> Have a quarantine area and a veterinary clinic or hospital.
> Employ a full-time consultant veterinarian.
> Provide vaccination of animals by a veterinarian or anyone under his supervision.
> Provide nutritious and sufficient food for the animals, as prescribed by a veterinarian.
> Maintain a record of kept animals and their health care.
> Ensure the cleanliness of the facility.
> Conduct euthanasia of wildlife whenever necessary.
> Conduct wildlife shows that involves the animals’ natural behaviours only.
> Submit a deposit to Perhilitan for the upkeep of animals should they be seized.
Operators who contravene these provisions are liable to a fine not exceeding RM100,000 or/and a prison term not exceeding five years.
Singapore-based non-governmental organisation Animal Concerns Research and Education Society (Acres), which has done several surveys of Malaysian zoos and pointed out the weaknesses of these establishments, views the new regulation positively.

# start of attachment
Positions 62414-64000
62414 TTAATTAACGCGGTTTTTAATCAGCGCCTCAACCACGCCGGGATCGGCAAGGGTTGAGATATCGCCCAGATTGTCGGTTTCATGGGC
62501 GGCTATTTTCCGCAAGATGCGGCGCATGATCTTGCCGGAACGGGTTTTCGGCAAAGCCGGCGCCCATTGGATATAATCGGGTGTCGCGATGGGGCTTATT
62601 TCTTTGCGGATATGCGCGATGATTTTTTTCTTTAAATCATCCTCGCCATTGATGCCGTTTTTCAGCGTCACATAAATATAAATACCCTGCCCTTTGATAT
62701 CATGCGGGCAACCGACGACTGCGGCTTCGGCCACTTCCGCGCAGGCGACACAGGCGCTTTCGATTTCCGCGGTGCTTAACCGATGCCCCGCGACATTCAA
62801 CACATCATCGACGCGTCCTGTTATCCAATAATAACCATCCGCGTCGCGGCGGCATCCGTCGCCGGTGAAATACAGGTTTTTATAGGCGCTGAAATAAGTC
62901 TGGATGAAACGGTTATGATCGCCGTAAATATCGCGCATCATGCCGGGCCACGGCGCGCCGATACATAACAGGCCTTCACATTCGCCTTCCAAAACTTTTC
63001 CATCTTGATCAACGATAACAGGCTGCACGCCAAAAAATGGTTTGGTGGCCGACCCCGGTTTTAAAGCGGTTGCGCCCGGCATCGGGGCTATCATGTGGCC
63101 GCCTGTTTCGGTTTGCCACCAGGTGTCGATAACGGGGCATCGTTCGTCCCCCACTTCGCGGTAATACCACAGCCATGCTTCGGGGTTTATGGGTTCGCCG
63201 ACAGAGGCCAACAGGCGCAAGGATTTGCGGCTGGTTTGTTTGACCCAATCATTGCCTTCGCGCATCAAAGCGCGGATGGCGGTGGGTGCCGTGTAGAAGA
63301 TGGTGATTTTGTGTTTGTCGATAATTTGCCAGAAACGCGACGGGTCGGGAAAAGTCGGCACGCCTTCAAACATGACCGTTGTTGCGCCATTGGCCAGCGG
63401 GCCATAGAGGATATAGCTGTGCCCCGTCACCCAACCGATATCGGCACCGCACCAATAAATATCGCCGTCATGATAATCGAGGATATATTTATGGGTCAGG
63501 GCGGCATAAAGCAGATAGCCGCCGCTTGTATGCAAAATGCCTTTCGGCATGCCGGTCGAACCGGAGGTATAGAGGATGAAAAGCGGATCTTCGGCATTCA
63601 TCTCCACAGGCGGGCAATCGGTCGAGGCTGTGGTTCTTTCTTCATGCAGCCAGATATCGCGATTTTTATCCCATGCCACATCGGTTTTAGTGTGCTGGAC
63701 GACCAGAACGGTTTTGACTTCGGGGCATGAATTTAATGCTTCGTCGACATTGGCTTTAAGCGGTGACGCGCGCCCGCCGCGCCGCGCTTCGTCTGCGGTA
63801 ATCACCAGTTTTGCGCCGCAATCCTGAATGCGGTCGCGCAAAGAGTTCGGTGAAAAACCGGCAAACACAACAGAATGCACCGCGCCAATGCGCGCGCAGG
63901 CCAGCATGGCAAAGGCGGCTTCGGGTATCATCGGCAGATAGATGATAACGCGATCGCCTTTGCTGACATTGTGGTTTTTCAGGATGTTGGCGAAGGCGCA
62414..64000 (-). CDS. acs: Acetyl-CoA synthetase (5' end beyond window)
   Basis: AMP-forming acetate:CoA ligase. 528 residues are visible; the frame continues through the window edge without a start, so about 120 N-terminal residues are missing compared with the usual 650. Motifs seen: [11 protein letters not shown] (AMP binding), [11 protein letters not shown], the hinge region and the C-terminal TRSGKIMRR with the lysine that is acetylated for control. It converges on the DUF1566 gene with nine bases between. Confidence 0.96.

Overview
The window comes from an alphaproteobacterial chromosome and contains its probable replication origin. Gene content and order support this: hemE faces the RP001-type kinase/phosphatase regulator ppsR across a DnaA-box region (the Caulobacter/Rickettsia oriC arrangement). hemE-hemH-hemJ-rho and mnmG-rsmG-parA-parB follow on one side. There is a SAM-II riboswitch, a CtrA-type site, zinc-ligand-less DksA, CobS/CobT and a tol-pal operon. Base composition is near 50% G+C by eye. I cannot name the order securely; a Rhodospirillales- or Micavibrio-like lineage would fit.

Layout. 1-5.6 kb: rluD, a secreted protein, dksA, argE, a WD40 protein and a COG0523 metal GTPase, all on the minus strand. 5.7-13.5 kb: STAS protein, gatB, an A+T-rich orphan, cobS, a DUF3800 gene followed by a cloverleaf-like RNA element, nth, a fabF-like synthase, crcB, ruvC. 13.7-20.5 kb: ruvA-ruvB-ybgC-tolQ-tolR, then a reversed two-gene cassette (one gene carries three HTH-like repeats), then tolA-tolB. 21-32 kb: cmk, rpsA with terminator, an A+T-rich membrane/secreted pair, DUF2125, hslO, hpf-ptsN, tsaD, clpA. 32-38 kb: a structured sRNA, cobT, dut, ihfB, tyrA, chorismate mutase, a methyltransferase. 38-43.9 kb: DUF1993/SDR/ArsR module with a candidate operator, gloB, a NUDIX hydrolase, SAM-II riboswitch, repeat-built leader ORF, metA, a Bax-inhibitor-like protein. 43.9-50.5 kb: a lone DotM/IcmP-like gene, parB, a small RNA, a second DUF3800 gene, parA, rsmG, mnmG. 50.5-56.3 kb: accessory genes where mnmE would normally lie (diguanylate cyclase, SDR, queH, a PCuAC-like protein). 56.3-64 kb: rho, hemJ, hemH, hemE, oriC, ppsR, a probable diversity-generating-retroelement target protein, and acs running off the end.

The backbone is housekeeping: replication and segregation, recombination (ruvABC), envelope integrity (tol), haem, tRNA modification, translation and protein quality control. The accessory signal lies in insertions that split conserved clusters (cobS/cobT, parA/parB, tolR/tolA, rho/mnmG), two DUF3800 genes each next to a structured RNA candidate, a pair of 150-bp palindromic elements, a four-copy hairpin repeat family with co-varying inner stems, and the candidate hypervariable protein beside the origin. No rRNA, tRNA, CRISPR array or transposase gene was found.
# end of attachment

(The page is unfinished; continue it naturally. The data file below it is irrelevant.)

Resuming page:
“It is undoubtedly a good start and it shows that Perhilitan is serious about addressing zoo animal welfare issues and has also responded positively to the feedback given by Acres, other non-governmental organisations (NGOs) and members of the public. This is undoubtedly one of the best zoo regulations we have seen in South-East Asia,” says executive director Louis Ng.
Upreshpal Singh, founder of the Friends of Orang Utans Malaysia, concurs. “The new law looks really good and it comes at a time when many zoos still have to improve, some more so,” he says.